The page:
Wednesday, 17 February 2010

The show year begins...

I'm a bit depressed really.  Yesterday, travelling down to London for the first RHS flower show of the year at the Horticultural Halls in Vincent Square I was hoping for a bit of inspiration - the show is highlighting winter planting and small-garden and balcony design after all, and that seemed just right for a damp February Tuesday in the capital.
My co-designers (three in number) and I were, however, struggling to get enthused by anything we saw.  There were some very alluring plants, to be sure, but their allure faced stiff competition from the customary tat that I have come to expect at RHS shows.  That the subtle loveliness of such plants as Galanthus 'Fieldgate Prelude' and Salix acutifolia shone through is a testament to their capacity to enchant, for the setting was otherwise cluttered with ceramic pixies, piles of driftwood 'sculpture', trowels and assorted garden-themed knick-knacks.  It felt no more uplifting than a visit to my local garden centre - although the cafe there is immeasurably better.
Why is this?  The RHS has some terrific pluses - it is highly active, enjoys the loyalty of its huge membership and brand recognition way beyond.  The Society stands for excellence in all things horticultural, and its research, plant trials and gardens are great resources for those looking to use plant life to enliven their exterior spaces.  There is, however, an element of dowdy stuffiness about the whole thing - what feels like a mid-20th century patrician approach to the public that seems to sit very uneasily with anyone who doesn't feel about 70 years old, to judge by the reactions my friends and I had to the event.  The age of those attending clearly reflects the membership, and between us we four (mid-forties and up) felt that we reduced the average age in the room by a good 20 years.  The only people who were significantly younger were the designers of the show gardens, students from Capel Manor College, in attendance on their creations.  I spotted one black person - at an event for thousands staged in the heart of the capital. 
Now, as I say, this must be a reflection of the membership, but surely these shows should be the way for the RHS to engage with a wider slice of the populace?  They are the interface between one of the great establishments of the British cultural scene and the public - we're in the middle of the half-term holiday, so why not a children's show, or a show focussing on edible plants from the great variety of food traditions practised in Britain that could be planted in spring for use in the kitchen this summer?  Where is the excitement, the relevance?  And why, why, given the resources devoted to setting the whole thing up, does it last only two days?  The RHS would argue that if the shows and show gardens inspire their members to be more ecologically friendly and carbon-aware in their activities, the carbon footprint of these jamborees is more than offset by improved practice on a national scale.  That's a big 'if', in my view, and not one that justifies the two days for me, I'm afraid. 
The argument that the RHS deals in 'flower shows' is also misleading, I fear, for the Society has for decades muddied the clarity of its horticultural mission with its championing of garden design, to the point where the annual gore-fest at the Chelsea corrida (who died a death?  who will live to fight another show?  who triumphed unequivocally?) has become a national spectator sport.  It's great to have exterior design so high on the cultural agenda for one week a year, but is the RHS really the best body to promote it?  This subject deserves a whole blog posting or three to itself, so I'll leave it hanging here for the be returned to on another day.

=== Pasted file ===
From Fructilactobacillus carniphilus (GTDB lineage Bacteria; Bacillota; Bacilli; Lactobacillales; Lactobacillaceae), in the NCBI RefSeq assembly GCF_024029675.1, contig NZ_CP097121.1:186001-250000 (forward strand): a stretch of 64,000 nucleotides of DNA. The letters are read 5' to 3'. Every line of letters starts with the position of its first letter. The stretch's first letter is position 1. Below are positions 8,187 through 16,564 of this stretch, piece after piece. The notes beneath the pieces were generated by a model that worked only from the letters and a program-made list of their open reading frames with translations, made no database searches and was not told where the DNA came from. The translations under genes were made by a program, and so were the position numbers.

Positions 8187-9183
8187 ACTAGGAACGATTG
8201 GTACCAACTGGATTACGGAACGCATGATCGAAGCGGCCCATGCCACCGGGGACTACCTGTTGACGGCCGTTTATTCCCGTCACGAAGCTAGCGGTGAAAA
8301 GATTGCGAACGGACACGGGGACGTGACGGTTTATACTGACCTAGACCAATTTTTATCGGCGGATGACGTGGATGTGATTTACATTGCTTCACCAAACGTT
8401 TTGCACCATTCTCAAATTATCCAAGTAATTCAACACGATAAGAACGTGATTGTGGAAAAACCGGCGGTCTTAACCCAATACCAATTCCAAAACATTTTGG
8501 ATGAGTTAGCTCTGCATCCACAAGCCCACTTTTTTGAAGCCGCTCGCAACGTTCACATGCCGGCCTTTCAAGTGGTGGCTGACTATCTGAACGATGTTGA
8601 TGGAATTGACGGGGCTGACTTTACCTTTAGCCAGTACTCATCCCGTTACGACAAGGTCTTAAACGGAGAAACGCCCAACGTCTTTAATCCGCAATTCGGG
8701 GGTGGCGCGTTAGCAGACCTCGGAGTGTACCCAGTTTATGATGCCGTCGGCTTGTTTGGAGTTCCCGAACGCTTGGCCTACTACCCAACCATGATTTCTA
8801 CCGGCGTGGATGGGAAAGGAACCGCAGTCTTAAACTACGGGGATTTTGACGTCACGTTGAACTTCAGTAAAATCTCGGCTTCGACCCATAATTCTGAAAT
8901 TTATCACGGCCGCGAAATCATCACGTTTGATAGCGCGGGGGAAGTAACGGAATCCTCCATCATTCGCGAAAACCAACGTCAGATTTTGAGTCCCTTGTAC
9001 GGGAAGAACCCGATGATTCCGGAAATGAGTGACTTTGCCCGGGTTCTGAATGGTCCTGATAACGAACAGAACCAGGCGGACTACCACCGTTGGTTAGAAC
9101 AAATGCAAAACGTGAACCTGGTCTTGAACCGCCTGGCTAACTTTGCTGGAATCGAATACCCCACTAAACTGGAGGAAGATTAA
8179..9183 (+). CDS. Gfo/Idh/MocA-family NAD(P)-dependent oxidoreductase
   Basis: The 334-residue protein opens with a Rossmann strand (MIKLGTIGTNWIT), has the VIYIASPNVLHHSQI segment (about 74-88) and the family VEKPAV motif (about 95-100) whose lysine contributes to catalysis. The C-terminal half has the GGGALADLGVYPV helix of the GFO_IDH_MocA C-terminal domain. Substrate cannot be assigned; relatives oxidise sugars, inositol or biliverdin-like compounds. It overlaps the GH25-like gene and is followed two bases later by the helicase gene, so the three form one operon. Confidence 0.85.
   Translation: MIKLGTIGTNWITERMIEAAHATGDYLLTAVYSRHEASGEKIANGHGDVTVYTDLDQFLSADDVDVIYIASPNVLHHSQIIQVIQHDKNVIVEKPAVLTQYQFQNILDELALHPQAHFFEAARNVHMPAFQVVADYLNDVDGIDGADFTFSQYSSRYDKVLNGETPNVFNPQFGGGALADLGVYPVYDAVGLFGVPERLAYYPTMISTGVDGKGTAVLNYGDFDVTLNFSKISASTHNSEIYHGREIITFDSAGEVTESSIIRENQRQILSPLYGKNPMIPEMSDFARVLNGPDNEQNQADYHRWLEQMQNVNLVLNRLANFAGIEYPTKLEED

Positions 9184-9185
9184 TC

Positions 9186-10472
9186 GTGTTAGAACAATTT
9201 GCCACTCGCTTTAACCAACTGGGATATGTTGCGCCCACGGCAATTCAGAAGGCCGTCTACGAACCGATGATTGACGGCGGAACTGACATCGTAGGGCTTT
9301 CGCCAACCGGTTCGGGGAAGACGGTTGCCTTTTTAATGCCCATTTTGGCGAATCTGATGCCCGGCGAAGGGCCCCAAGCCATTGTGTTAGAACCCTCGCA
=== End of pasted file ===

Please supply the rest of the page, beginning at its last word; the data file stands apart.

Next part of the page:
So, why?  Is it the 'Royal' that's the problem?  We're back to the adjective 'patrician', yet the Royal Academy, as my friend pointed out, survives this handicap and manages to be vibrant and inclusive, to a point.  Is the Society simply too embedded in the cultural DNA to change?  Like the Church of England, it's a broad church, but with the added impetus of big business behind it.  With gew-gaws to flog, sponsors to appease and an entrenched conservatism in the way it does things, this ocean-going liner won't be turning any sharp corners soon, which is a great shame: I like the odd day out in London, but really don't think I can face many repeats of this anodyne stuff.
No-one would suggest that the current membership should be denied its pleasures, and for every person who dislikes pixies there are plenty of others who do, but I can't help thinking that the RHS is being dilatory, despite its attempts at widening the net, in encouraging diversity and wider interest in its work.
So lots of questions, with very few answers, I'm afraid.  Suggestions, anyone?

1 comment:

  1. Paul, I totally agree I think it is a real shame we lost the Urban Gardens show a few years ago - for garden designers like me who work in mainly Urban spaces - it provided an opportunity to showcase small space gardens where the requirements and ingenuity of the space is much more important. I feel that Chelsea and the other major horticultural shows are much more plantcentric than design and the Society of Garden Desisgners does not have enough of a voice to make a noise in promoting design.